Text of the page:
-Mohit R, 3rd year currently pursuing IT.

Advice for juniors:

“Minors are a great way to explore different branches and topics that are complementary to your core field of interest. Since you are allowed to drop them at your will, I don’t see the harm in taking up minors in a branch you are interested in. If it does not match your expectation,  you always have the choice to opt out.”


These were the views of a  3rd year CS student about his maths minors,

“I was interested in the courses offered. From a pure math point of view, I wanted to understand the subjects deeply, but this has been difficult because of the breadth of the topics covered, so now I have a basic understanding of many topics.”

Advice for juniors:

“The increase in the amount of work is significant. This can sometimes result in damaging either your minor GPA or your major GPA, so if you choose to take it up, then be prepared for extra work, as many of the people who initially took the minor courses in most branches have chosen to opt-out of it after a semester.”

Students who dropped the minors:

Quite a few dropped their minor courses, and they shared their views about what went wrong.

“Firstly, I realised I was not interested in CS. Secondly, the course wasn’t taught well at all and I didn’t want to waste an hour every day for it. It was a hard decision, but I utilized my time taking other courses online. Please don’t take a minor just for placements.”
-Majji Soma Varun, 3rd year EEE student who took the CS minor courses

“I didn’t like ECE and I didn’t particularly like the timings. 8-9 a.m and 1-2 p.m are not the best times for classes. I realised that if I don’t like it and I am not going to use it, it would be better to drop. Many people pick minors for placements/jobs, but if you don’t like it, it could become a big mistake.”
-Meghana Kashyap, currently pursuing IT who opted for a minor in ECE

“There was a lot of hype around minors, and many were applying and the selection criteria were lenient, so I thought why not. Also, I had plans to do an MBA so having a management minor would add weight to my application. However, soon after I realised that my interest was in my major, and management did not interest me enough. I realised giving 4 hrs of my time was not worth it, and also it gave me time for my hectic IT courses. My advice for juniors would be, make sure you talk to your seniors about every aspect of minors because we had to reach out to professors and it was hard to get information. Dropping out before the semester starts is the best time because a few weeks in, it becomes a hassle to approach profs and collect signatures and you could waste a lot of time.”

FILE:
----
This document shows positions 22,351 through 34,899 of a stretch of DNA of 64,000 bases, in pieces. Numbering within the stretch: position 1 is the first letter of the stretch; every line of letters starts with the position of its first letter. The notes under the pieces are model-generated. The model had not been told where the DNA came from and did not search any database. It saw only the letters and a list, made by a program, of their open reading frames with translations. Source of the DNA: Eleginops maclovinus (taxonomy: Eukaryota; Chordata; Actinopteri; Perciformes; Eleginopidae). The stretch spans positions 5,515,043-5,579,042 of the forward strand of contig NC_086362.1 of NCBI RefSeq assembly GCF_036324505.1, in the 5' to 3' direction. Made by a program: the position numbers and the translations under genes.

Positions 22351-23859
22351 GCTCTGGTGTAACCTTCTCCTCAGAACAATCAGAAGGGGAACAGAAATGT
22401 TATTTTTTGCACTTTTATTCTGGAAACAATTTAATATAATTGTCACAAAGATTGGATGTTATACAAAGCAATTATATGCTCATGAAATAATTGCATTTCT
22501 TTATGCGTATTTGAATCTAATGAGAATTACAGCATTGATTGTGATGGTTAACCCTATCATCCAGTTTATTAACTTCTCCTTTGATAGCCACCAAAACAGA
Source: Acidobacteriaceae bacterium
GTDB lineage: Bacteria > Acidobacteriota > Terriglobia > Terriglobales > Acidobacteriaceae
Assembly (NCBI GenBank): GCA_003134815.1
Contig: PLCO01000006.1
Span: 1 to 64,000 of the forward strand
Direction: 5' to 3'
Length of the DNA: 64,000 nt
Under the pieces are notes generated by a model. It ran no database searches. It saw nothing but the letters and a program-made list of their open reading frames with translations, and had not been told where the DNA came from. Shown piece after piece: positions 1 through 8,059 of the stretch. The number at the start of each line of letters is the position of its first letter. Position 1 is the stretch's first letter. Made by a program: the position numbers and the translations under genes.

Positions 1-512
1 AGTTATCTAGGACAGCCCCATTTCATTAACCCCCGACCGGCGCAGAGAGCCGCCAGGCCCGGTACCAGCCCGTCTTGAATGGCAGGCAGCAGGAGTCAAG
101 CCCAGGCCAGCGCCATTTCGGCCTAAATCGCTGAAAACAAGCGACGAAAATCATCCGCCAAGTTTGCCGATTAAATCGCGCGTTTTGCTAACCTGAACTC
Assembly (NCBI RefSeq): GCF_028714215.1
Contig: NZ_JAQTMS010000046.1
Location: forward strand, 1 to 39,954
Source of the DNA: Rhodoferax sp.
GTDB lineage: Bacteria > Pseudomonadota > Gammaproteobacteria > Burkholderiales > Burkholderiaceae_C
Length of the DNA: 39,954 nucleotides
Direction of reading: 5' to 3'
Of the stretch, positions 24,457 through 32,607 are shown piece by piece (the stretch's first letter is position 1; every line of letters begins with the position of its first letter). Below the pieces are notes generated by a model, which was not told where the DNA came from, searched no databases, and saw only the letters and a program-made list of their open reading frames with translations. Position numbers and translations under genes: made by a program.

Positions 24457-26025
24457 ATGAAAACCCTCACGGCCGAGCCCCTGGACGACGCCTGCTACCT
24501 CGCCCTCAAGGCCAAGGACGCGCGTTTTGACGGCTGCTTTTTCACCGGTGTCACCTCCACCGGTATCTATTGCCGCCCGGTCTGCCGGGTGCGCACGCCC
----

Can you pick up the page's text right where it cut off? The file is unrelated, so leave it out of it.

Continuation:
-Mansi Saxena, 3rd year IT who took minors in Management

“I had been advised by my professors that a maths minor would give me an edge because I was interested in research-oriented ML. However, the courses were too theoretical. If the courses could be of some practical use with our majors then it would have been great. It is quite a hefty commitment, so be sure you like the subject.”
-A 3rd year CSE student who took a maths minor


We reached out to the recently passed out Batch of 2020, to know about their perspective about minors.

“Given the opportunity, I certainly would have taken minors, because I wasn’t interested in my primary branch. It would have been a great supplement for the whole engineering package. If it hadn’t directly helped with my higher education prospects, I think at least I would know the field that I am transitioning to because of minors. It would have been a great plus to my resume. There are many people in college who do not know where their interests lie and this could be a boon to them. I hope the minor structure adapts to the needs of the students over the next few years.”
-Tharfeed Ahmed

“I think adding interdisciplinary breadth is important and the electives were quite restricting within the department. It would be a great plus when applying to higher degrees, for example CS students who take a maths minor can prove that they can do rigorous math coursework which would be a part of graduate programs. Also for placements, they can break the barriers and help in applying to jobs in other fields. I think having the flexibility of switching minors would be good. “
-Moksh Jain

“A minor course gives one the opportunity to expand their knowledge base and enables a multi-disciplinary approach towards problem solving. Working on interdisciplinary projects and having a wider outlook on problems that we see around is obviously what universities are looking for and one’s chances of getting an admit at a top university increase multifold with the backing of a minor degree. Also, for those looking into getting into start-ups or their own ventures, having courses across varied subjects will enable enhancement of critical thinking and big picture analysis. The key differentiator would however be the impact of the minor’s degree on graduation outcomes and once the initial few batches graduate, the available data and trends can be studied to make the necessary changes in the structure of the program.
-Nihal Shetty